SAN FRANCISCO (AP) - Michael Thompson settled for second place five years ago at The Olympic Club in the U.S. Amateur.
Sunday, he tied for second with Graeme McDowell at the U.S. Open _ only this time the consolation prize was worth $695,916.
"I knew from the beginning of the week, if I can just shoot right around 1 over every day I would be happy," said Thompson, who held a three-stroke lead after the first round. "I didn't expect at all to shoot under par. Then go out and shoot way under par on a U.S. Open is kind of unbelievable."
Thompson said having played Olympic's tight, twisting fairways under pressure back in 2007 made a huge difference.
"I think it helped me a ton," he said. "I learned to love the course. I play a fade, or at least try to. That's the shot I like. And this little golf course sets up perfect for a fade."
Thompson finished a dozen groups before the final pairing then had to sweat out the ending. He finished at 2 over, a shot behind winner Webb Simpson.
"I'm so young in my career, I'm just going to take this as a positive experience and build on it and hopefully gain some momentum for the rest of the year," said Thompson, 27. "I want to make it all the way through the FedEx Cup. That's one of my goals. So I think this is a great steppingstone for me."
UP A TREE: If only Lee Westwood had Lee Jansen's luck, he might have a major championship by now.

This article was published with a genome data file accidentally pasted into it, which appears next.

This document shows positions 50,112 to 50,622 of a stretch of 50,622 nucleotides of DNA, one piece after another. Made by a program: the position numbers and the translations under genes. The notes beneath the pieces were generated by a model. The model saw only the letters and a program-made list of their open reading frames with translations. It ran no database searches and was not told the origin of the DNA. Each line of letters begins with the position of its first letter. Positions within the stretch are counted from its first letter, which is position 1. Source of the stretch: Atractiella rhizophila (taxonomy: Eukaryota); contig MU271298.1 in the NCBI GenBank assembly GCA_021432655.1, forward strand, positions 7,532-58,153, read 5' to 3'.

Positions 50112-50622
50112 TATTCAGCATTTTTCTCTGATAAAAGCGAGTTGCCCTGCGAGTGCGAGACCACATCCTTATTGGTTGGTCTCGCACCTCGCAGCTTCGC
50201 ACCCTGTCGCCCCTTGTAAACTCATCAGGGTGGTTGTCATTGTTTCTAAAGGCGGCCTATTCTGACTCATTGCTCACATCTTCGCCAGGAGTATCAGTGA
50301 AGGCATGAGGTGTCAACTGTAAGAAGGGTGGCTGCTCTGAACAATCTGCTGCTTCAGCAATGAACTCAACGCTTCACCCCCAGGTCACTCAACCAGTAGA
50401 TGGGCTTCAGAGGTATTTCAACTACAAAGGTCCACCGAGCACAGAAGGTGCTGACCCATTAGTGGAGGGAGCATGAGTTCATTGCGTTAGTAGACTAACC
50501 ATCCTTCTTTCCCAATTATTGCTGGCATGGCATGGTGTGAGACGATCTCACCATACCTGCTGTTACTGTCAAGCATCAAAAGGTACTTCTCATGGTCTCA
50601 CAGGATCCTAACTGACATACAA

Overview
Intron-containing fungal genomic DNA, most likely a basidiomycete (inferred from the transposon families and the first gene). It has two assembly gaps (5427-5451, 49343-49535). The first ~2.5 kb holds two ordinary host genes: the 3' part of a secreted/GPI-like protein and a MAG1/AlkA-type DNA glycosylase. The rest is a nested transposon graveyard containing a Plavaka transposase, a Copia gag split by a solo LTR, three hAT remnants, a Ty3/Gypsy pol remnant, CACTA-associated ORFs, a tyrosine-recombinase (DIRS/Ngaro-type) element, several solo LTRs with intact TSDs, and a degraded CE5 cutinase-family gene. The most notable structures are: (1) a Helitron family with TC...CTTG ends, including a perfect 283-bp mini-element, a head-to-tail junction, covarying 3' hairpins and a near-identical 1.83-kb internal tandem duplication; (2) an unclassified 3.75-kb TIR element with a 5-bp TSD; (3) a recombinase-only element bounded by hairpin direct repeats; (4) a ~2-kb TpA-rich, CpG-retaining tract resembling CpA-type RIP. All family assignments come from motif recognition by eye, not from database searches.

Both men found themselves up a tree at Olympic's fifth hole during a U.S. Open, Jansen in 1998 and Westwood on Sunday.
While Jansen's ball tumbled out like a gift from above after several minutes, giving him a chance to pull off a miracle chip-in par en route to a stunning upset of Payne Stewart, Westwood's disappeared for good.
It wasn't the same cypress tree that Jansen found, as that tree and numerous others have since been cut down. But it was in the same area.
Westwood used binoculars to try to find his ball Sunday but couldn't, forcing him back to the tee. He made a double bogey, dropped from three shots back to five off the lead and eventually tied for 10th at 5-over 285.
After winning 35 times worldwide, Westwood is regarded as the best current player to have never won a major.
FATHER'S DAY PRESENT: Going into the 72nd hole Sunday, Keegan Bradley was at 17 over, and had no shot at winning the U.S. Open. But there was still time to make it a great Father's Day.
So he gave his caddie a rest and gave his dad, Mark Bradley, the bag.
"It was the highlight of my life," said Mark Bradley, who helped his son to an 18-over 298 finish. "It was really a wonderful experience, to be walking the fairway with my son. It was certainly one of the highlights of my career as a golfer. I'm a golf professional myself. I love my son, and he loves me. To walk down the 18th at a U.S. Open is a dream come true.
Keegan Bradley, the 2011 PGA Championship winner, called the experience "pretty cool" and "one I'm sure we'll never forget."
Mark Bradley said his earliest memories of U.S. Opens with his son ended with disappointment, when Keegan would be driving back from regional or sectional qualifying and call to say he had missed the cut by a little or a lot.
"So it's been a long haul, but he finally made it," Mark Bradley said of his son. "And it was the right time and the right place and he learned a lot."
Keegan Bradley has played three majors now, and is 3 for 3 in cuts made. Besides winning the PGA, he tied for 27th at the Masters, and tied for 68th Sunday.